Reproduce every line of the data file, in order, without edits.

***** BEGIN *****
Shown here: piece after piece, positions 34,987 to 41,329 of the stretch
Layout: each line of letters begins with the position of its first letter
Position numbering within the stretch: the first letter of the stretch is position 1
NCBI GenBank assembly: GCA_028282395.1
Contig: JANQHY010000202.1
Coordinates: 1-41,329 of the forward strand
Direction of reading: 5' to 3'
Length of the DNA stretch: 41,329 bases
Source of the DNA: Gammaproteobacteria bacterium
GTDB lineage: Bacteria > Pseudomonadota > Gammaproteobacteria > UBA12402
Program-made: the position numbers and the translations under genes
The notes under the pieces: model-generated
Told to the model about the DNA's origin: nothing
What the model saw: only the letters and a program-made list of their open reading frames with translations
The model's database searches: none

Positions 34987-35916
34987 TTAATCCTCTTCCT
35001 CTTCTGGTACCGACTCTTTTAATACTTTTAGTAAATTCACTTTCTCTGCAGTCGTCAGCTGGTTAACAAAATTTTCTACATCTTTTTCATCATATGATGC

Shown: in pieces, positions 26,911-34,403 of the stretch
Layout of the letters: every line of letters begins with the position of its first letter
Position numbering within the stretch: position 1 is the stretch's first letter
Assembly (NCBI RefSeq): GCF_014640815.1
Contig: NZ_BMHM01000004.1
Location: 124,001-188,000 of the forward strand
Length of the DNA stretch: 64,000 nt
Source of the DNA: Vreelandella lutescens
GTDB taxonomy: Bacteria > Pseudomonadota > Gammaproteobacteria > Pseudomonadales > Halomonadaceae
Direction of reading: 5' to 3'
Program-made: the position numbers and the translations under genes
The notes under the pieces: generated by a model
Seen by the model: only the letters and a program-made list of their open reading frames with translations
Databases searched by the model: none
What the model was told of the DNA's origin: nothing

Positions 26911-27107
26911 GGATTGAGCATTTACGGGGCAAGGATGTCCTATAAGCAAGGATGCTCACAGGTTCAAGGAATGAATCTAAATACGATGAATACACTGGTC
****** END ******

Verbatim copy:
Shown here: piece after piece, positions 34,987 to 41,329 of the stretch
Layout: each line of letters begins with the position of its first letter
Position numbering within the stretch: the first letter of the stretch is position 1
NCBI GenBank assembly: GCA_028282395.1
Contig: JANQHY010000202.1
Coordinates: 1-41,329 of the forward strand
Direction of reading: 5' to 3'
Length of the DNA stretch: 41,329 bases
Source of the DNA: Gammaproteobacteria bacterium
GTDB lineage: Bacteria > Pseudomonadota > Gammaproteobacteria > UBA12402
Program-made: the position numbers and the translations under genes
The notes under the pieces: model-generated
Told to the model about the DNA's origin: nothing
What the model saw: only the letters and a program-made list of their open reading frames with translations
The model's database searches: none

Positions 34987-35916
34987 TTAATCCTCTTCCT
35001 CTTCTGGTACCGACTCTTTTAATACTTTTAGTAAATTCACTTTCTCTGCAGTCGTCAGCTGGTTAACAAAATTTTCTACATCTTTTTCATCATATGATGC

Shown: in pieces, positions 26,911-34,403 of the stretch
Layout of the letters: every line of letters begins with the position of its first letter
Position numbering within the stretch: position 1 is the stretch's first letter
Assembly (NCBI RefSeq): GCF_014640815.1
Contig: NZ_BMHM01000004.1
Location: 124,001-188,000 of the forward strand
Length of the DNA stretch: 64,000 nt
Source of the DNA: Vreelandella lutescens
GTDB taxonomy: Bacteria > Pseudomonadota > Gammaproteobacteria > Pseudomonadales > Halomonadaceae
Direction of reading: 5' to 3'
Program-made: the position numbers and the translations under genes
The notes under the pieces: generated by a model
Seen by the model: only the letters and a program-made list of their open reading frames with translations
Databases searched by the model: none
What the model was told of the DNA's origin: nothing

Positions 26911-27107
26911 GGATTGAGCATTTACGGGGCAAGGATGTCCTATAAGCAAGGATGCTCACAGGTTCAAGGAATGAATCTAAATACGATGAATACACTGGTC